July 26 2007

Times Are these the last days of the Oil Age? William Rees Mogg ".....For the future, oil supply will be a zero-sum game. Some nations will be "haves" but others will be "have nots".
The shortage of oil and natural gas, relative to demand, had already changed the balance of world power. Historians may well conclude that the US decision to invade Iraq was primarily motivated by the desire to gain physical control of Iraq's oil and to provide defence support to other Middle Eastern oil powers. Political motivations are always mixed, but oil is an essential national interest of the United States. If the US is now deciding to withdraw from Iraq, the price will have to be paid in terms of loss of access to oil.... ..nothing will take us back towards the innocent expectation of indefinite expansion of the first months of the new millennium."


July 25 2007 ~

Independent ~ "Humanity is approaching an unprecedented crisis when not enough oil and gas will be produced to keep industrial civilisation running, the world's top oilmen warned last week..... The 420-page report, the most comprehensive study ever carried out into the industry, has been produced by the National Petroleum Council, a body of 175 authorities that reports to the US government. It includes the heads of the world's big oil companies including ExxonMobil, Chevron, ConocoPhillips, Occidental Petroleum, Shell and BP.... The report concludes that "the global supply of oil and natural gas from the conventional sources ... is unlikely to meet ... growth in demand over the next 25 years". ....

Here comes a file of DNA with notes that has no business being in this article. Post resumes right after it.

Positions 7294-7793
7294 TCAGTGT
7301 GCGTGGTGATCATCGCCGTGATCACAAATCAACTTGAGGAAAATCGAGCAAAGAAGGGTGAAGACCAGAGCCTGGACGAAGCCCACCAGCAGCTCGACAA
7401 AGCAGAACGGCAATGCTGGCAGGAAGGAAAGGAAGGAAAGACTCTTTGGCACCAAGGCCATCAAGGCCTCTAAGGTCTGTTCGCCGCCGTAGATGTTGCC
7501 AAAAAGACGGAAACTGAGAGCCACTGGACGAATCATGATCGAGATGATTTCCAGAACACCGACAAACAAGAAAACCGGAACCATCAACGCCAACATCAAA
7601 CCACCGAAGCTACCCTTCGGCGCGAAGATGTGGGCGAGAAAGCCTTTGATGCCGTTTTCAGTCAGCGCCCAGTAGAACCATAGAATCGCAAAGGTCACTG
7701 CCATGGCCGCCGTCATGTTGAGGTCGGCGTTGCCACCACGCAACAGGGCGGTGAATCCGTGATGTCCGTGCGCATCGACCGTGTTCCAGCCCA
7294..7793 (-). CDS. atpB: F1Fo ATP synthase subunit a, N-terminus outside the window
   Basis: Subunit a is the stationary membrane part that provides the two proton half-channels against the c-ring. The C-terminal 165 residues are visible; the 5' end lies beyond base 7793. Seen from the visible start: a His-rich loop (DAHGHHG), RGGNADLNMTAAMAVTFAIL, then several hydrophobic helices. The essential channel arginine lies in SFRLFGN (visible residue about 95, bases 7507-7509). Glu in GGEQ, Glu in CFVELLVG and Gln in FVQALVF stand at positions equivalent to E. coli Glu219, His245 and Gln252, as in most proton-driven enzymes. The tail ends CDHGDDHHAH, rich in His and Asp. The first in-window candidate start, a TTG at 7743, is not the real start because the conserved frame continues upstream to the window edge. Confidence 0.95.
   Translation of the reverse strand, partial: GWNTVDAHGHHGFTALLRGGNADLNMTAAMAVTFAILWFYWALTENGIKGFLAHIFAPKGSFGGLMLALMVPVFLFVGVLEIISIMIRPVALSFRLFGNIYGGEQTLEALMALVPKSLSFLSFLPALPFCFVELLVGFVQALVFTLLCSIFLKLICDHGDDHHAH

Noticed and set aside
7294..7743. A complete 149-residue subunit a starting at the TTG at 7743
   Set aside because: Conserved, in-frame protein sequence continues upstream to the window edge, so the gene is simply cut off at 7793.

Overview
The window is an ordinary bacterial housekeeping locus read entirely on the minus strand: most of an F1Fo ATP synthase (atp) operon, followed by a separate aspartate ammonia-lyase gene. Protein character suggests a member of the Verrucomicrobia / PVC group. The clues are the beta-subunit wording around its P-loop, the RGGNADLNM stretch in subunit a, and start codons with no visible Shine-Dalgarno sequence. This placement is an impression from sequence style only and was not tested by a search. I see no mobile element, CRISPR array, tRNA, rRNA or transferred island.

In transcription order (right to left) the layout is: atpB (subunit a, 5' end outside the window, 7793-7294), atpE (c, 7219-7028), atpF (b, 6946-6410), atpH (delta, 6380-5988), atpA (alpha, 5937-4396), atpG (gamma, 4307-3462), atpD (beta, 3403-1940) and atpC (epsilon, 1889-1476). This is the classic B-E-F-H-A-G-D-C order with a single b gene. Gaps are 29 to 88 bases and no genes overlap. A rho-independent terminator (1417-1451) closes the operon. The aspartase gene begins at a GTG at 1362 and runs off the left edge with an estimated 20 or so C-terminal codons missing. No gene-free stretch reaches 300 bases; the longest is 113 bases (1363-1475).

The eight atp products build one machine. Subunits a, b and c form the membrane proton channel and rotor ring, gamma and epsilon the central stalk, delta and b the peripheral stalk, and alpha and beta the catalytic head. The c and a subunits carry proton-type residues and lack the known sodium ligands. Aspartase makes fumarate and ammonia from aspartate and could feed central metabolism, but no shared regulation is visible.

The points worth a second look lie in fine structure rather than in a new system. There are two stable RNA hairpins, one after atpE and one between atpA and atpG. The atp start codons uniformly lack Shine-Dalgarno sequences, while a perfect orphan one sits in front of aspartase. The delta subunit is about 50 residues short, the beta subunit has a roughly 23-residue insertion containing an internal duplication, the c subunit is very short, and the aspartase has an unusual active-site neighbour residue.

Though vast amounts of oil and gas remain underground, "complex challenges" and "global uncertainties" are likely to put an end to "the sufficient, reliable and economic energy supplies upon which people depend". And the crunch could come sooner, with oil production becoming "a significant challenge as early as 2015". This chimes with the International Energy Agency's prediction that oil supplies could become "extremely tight" in five years. .."


July 21 2007 ~

evworld.com ~ The National Petroleum Council's July 18, 2007 report sees world oil and natural-gas supplies unlikely to keep up with rising demand over the next 25 years...World oil and gas supplies from conventional sources are unlikely to keep up with rising global demand over the next 25 years, the U.S. petroleum industry says in a draft report of a study commissioned by the government.....oil-industry leaders acknowledge the world will need to develop all the supplemental sources of energy it can..."


July 21 2007 ~

Webdiary.com.au ~"...... The International Energy Agency's Oil Market Report estimates that oil demand will rise to 88.2Mbd in 2008, and that supply will rise to just meet that increase. We need to remember here that the IEA is a persistent denier of the existence of any peak-oil problem on the horizon, so there is a strong chance that they're being optimistic. Even if they aren't, their forecast suggests at least a year or more of the current situation, in which the tightness of supply over demand means that any real or rumoured interruption to supplies will push the price up further."


July 19 2007 ~

Aspo-usa.com "On Wednesday, the National Petroleum Council (NPC) plans to release its report on oil and natural gas trends out to 2030....Troubling trends are referenced, but their ramifications are dodged....Previous NPC forecasting has been flawed, according to ASPO-USA. The NPC's 1999 report on North American natural gas predicted stable prices and soaring production; within a few years, the exact opposite occurred. The current report forecasts production increasing seamlessly from 86 million barrels/day today to more than 115 million barrels/day by 2030.